The Siaya County Assembly has adopted a proposal to set up a people’s assembly in the county as a way of forcing a repeat presidential election in February 2018.
The motion introduced for debate by Chief Whip Johannes Andiego said it is aimed at correcting the mistakes committed by the Independent Electoral and Boundaries Commission (IEBC) in the August 8 and October 26 presidential elections.
Mr Andiego added that this will give Siaya residents an opportunity to discuss other contentious issues regarding the way they will be governed as well as decide their political future, being the first county assembly to approve the formation of a people’s assembly.
During the debate on the motion which had been publicised on Tuesday by opposition leaders, the MCAs also discussed the possibility of secession in a bid to deliver the locals from what they argued was constant oppression by successive governments whose administrations had side-lined them.
Mr Andiego added that the just-concluded election cannot give President Uhuru Kenyatta powers to govern Kenyans despite his commitment to retain power, arguing that the sovereign powers lies with the people.
“The Jubilee government is keen on governing the country by force to an extent of using its tyranny of numbers in the National Assembly to introduce draconian and oppressive laws and we will not accept that to happen,” said Mr Andiego.
The motion was seconded by Mr Sylvester Madialo (Usonga MCA) who said that the Constitution allows Kenyans to directly engage on how the country is being governed if the elected leaders fail to perform their mandate.
Mr Madialo asked the MCAs from the remaining 46 counties to adopt the formation of people’s assemblies in their regions in a bid to transform the country.
“The 2010 constitution clearly indicates that each and every Kenyan has an equal stake in the country. It also indicates that God is the only supreme being in the constitution followed by the people who donate their powers to the elected leaders and not the other way,” said Mr Madialo.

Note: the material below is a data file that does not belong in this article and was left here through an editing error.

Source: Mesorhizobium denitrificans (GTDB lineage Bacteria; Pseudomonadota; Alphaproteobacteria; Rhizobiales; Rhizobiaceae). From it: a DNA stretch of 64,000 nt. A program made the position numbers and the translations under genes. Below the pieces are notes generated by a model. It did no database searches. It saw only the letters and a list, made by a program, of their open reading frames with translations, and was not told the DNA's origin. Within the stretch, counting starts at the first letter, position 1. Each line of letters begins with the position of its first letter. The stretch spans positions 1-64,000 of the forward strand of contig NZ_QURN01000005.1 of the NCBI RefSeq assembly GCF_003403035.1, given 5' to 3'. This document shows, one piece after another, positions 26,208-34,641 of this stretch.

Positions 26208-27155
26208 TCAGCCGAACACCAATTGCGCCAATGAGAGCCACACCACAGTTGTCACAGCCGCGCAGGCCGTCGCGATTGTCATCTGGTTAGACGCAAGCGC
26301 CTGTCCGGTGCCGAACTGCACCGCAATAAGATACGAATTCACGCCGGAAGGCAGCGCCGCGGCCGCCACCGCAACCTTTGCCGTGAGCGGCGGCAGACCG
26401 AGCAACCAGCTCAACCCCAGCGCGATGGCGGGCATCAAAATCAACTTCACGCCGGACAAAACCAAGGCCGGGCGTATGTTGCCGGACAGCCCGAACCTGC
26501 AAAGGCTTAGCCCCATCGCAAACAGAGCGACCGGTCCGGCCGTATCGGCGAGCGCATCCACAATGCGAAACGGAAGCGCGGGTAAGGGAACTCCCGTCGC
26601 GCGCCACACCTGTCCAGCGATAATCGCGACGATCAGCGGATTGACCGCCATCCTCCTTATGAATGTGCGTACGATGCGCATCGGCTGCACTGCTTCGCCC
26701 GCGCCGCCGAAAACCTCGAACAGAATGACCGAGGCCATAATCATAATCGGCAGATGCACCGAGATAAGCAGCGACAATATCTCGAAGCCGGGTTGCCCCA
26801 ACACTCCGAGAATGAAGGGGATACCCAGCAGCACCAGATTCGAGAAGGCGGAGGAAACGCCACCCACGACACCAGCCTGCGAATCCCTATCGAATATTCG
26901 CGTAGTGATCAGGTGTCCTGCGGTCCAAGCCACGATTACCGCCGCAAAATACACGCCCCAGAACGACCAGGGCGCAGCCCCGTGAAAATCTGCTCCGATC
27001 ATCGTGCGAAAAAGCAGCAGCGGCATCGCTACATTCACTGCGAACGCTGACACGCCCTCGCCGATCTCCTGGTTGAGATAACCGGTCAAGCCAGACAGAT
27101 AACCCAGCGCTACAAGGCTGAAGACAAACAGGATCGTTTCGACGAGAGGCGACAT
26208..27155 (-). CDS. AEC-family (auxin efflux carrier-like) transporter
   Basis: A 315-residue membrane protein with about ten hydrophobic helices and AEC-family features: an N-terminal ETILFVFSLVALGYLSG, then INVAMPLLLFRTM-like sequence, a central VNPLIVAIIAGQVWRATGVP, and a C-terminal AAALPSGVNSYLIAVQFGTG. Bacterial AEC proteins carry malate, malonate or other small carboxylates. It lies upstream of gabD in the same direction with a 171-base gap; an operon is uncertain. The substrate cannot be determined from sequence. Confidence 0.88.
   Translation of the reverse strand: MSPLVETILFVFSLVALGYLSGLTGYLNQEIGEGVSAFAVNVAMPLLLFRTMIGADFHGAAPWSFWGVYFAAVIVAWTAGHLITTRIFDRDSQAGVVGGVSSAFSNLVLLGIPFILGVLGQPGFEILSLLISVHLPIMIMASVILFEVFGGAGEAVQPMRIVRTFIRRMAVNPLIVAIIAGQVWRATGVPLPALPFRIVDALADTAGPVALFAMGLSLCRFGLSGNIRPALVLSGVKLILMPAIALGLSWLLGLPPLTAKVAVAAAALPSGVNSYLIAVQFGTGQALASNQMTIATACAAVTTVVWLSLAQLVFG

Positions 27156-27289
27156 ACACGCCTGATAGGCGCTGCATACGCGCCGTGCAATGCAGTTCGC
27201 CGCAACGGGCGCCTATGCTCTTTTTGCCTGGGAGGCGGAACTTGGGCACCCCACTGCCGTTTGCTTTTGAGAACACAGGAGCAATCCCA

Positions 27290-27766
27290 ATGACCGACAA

Similar sentiments were shared by Central Alego MCA Leonard Oriaro who said that the adoption of the people’s assembly would address the challenges facing the Luo nation and other marginalised communities.
“A time has come for the marginalised communities to seize the opportunity and redeem [themselves] from oppression they suffered under successive autocratic regimes,” said Mr Oriaro.
Booker Washington Omondi (North Uyoma) faulted the Jubilee legislators for amending and passing Bills which he argued are aimed at serving their masters’ interests at the expense of majority Kenyans.
“I am saddened that the government is treating us like second-class citizens, yet we are part and parcel of the country and need to be treated with the respect we deserve. We are not part of them since we did not participate in the purported presidential election,” said Mr Omondi.
The Bill awaiting assent by Governor Cornel Rasanga recommended the formation of a people’s assembly to discuss and determine the affairs of the country, the constitution of a special college to observe the people’s assembly, strengthening of independent bodies such as the police, IEBC, and the National Intelligence Service (NIS).
Other issues include setting up a “truly independent” electoral commission which will conduct fresh elections before or on February 9, 2018, review of the 2010 constitution by reframing the structure of the executive, parliament and devolution and reinforce concrete measures for promotion of inclusivity as well as questioning the constitutionality and legitimacy of the President Kenyatta presidency.